Locked in Battle for Key to Life: DR CRAIG VENTER V DR JOHN SULSTON; AS THE GENOME RIDDLE FINALLY UNRAVELS

By Toolis, Kevin | The Mirror (London, England), June 21, 2000 | Go to article overview
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Locked in Battle for Key to Life: DR CRAIG VENTER V DR JOHN SULSTON; AS THE GENOME RIDDLE FINALLY UNRAVELS


Toolis, Kevin, The Mirror (London, England)


WHY do some people die of cancer while others smoke 60-a-day and survive into their nineties?

Why do heart attacks run in some families? Is there a gay gene? Can you actually stop the ageing process?

Until now the answers to those questions have been a mystery.

But sometime this week scientists in America and Britain will announce that they have finally decoded the human genome.

And in that book of life we will eventually unravel the answers to all those questions - and possibly find a solution to every human disease.

Decoding the human genome is the greatest scientific achievement of our time and will lay the foundations of a whole new branch of medicine.

Essentially, by producing a complete map of a 'typical' set of human genes scientists will be able to isolate rogue genes by comparing one against the other.

It's a noble endeavour - but has turned into an old-fashioned war between two brilliant men.

One, Craig Venter, 54, is a swashbuckling American with a fondness for gold Rolex watches.

The other is John Sulston, 57, a quiet British scientist who drives a second-hand car and wears battered leather sandals.

It has also become a battle between American big business, who want to make stupendous profits, and a British charity, the Wellcome Trust, which believes the data in the human book of life should belong to mankind.

VENTER says he wants to be the Bill Gates of a new biotechnology revolution, biology's first billionaire.

Sulston, on the other hand, doubts that American drug companies are entitled to hold patents on what is essentially the essence of humankind.

"I believe that our basic information, our 'software', should be free and open for everyone to play with, to compete with, to try and make products from," says Sulston, who is head of the Wellcome Trust's Sanger Centre, near Cambridge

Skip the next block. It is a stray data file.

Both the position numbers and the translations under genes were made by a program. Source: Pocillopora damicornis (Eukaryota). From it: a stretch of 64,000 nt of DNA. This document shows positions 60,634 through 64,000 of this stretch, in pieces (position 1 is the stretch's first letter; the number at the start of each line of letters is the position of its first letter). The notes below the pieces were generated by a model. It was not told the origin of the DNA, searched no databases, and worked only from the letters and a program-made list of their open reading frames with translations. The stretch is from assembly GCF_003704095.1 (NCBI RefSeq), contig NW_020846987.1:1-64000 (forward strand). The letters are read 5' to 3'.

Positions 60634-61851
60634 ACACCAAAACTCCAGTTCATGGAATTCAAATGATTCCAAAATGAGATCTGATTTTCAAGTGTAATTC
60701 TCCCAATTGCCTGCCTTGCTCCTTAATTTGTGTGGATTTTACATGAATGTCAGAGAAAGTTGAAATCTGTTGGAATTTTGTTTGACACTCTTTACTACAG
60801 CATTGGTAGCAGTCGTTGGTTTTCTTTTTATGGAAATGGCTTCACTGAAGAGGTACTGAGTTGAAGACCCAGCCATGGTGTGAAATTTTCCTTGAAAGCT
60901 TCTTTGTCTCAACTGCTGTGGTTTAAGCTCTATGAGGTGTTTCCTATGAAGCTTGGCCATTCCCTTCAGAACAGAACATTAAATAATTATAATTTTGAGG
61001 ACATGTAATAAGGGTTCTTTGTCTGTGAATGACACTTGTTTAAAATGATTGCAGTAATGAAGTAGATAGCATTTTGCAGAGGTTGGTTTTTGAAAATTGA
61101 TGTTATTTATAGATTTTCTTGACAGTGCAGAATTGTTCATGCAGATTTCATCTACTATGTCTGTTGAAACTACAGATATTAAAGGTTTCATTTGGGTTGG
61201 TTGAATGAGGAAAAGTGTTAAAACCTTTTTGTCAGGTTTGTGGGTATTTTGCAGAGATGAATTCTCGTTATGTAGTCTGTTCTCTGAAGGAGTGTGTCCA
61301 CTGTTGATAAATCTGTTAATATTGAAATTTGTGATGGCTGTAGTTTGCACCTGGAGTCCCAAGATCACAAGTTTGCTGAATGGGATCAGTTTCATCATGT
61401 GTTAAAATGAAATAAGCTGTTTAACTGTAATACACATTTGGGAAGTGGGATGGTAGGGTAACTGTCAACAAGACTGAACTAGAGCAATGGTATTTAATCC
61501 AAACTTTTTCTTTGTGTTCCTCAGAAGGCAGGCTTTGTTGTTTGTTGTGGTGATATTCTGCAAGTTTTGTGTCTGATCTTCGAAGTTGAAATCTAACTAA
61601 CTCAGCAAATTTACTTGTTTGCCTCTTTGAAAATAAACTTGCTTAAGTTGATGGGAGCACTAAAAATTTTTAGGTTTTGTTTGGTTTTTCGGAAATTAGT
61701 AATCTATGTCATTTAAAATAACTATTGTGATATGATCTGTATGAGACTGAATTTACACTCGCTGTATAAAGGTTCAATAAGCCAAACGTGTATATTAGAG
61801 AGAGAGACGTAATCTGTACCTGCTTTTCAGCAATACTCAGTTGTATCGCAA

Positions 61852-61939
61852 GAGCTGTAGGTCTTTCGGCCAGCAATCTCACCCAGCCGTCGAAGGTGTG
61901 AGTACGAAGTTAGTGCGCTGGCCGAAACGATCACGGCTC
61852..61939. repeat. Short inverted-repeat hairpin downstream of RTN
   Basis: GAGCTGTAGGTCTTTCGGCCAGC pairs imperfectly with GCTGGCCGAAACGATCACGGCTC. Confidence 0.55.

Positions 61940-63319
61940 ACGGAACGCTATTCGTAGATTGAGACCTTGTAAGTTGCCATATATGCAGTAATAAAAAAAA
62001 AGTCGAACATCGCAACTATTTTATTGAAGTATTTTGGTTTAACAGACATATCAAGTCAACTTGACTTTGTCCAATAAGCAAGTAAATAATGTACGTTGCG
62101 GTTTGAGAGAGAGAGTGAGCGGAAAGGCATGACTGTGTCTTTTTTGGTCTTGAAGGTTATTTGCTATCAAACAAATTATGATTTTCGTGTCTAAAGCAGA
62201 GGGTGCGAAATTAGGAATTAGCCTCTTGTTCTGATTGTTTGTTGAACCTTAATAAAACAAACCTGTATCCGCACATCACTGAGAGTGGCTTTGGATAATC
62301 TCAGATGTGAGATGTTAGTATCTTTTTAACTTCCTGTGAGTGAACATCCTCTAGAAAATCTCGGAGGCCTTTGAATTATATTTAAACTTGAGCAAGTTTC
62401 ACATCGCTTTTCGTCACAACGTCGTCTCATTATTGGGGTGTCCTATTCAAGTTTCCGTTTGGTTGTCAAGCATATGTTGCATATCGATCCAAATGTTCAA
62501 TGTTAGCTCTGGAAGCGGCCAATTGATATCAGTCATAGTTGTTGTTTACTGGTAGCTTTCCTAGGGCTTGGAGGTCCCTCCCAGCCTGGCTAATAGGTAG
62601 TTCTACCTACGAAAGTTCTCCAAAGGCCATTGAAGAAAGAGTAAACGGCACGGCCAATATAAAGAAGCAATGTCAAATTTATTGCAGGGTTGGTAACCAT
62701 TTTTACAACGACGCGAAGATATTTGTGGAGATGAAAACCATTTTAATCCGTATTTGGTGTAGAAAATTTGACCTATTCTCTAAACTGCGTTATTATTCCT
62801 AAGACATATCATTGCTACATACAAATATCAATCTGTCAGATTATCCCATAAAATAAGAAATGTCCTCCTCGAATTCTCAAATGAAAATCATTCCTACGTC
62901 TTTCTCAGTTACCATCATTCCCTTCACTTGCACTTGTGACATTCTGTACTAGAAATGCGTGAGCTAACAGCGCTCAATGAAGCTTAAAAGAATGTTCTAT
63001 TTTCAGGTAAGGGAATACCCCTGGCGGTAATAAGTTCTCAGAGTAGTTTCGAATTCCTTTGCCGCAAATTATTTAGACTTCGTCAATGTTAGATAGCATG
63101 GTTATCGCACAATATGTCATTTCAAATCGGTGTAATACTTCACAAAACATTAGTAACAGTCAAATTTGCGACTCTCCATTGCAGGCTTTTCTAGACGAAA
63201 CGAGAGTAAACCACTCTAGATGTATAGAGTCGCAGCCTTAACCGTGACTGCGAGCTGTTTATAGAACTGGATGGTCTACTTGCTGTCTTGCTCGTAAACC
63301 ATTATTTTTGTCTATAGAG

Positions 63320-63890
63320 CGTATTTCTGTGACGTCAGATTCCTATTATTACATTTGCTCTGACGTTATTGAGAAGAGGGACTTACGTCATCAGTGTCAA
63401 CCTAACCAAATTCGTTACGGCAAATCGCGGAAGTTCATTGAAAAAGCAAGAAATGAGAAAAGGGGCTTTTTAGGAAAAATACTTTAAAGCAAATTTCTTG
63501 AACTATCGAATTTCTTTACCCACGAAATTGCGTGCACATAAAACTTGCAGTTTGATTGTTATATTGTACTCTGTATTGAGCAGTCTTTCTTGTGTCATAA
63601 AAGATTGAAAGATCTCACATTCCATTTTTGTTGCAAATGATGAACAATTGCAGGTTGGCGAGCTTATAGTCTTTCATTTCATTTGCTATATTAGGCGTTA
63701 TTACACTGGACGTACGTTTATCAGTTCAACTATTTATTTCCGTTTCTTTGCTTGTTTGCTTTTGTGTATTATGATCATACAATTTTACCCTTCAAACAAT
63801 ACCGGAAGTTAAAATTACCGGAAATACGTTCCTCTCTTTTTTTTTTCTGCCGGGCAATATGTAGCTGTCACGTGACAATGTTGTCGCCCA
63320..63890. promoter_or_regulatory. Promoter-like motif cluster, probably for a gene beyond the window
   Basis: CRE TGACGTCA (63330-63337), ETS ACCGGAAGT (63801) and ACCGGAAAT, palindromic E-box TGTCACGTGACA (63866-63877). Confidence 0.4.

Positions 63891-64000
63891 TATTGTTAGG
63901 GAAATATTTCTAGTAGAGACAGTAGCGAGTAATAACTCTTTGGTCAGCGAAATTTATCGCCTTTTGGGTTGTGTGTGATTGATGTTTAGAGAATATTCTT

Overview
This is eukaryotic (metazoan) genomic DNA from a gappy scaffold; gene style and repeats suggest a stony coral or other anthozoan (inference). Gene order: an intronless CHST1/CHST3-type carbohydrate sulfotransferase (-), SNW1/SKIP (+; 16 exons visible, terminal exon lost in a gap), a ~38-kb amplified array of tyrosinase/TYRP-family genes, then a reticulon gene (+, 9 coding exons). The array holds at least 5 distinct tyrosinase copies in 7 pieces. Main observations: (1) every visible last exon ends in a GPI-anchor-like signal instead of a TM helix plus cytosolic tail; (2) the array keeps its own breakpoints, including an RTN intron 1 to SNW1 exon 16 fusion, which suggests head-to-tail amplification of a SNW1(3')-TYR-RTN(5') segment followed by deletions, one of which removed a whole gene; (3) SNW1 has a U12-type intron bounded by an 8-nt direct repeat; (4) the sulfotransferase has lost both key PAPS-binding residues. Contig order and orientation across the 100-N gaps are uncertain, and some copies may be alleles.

"I do not believe it should be under the control of one person. But that is what Craig Venter and his company Celera are trying to do."

Venter denies he wants a monopoly on the human genome, but admits he has already filed patents on over 6,500 human genes and that his company plans to sell the data for profit.

"I have been a thorn in their side for some time because I keep coming up with breakthroughs," he says. "It's much easier to demonise us than justify the hundreds of millions of dollars they have wasted."

It is, say his detractors, like taking out a patent on the human liver. Both men desperately want to win the race. The victor is almost certain to be awarded a Nobel Prize.

No one doubts that decoding the human genome is the beginning of a scientific revolution that will dramatically change our lives.

Within a decade you may be able to go to your GP, give a small blood sample, and be told exactly what is wrong with you.

And by checking your genetic code - your personal version of the human genome - the doctor will also be able to predict fairly easily how old you will be when you die and what disease is likely to kill you.

What those doctors will be doing is reading off the genetic code hidden inside every cell of the human body. In every one of the 100 trillion cells that make up the human body there are 46 chromosomes, 23 from your father and 23 from your mother.

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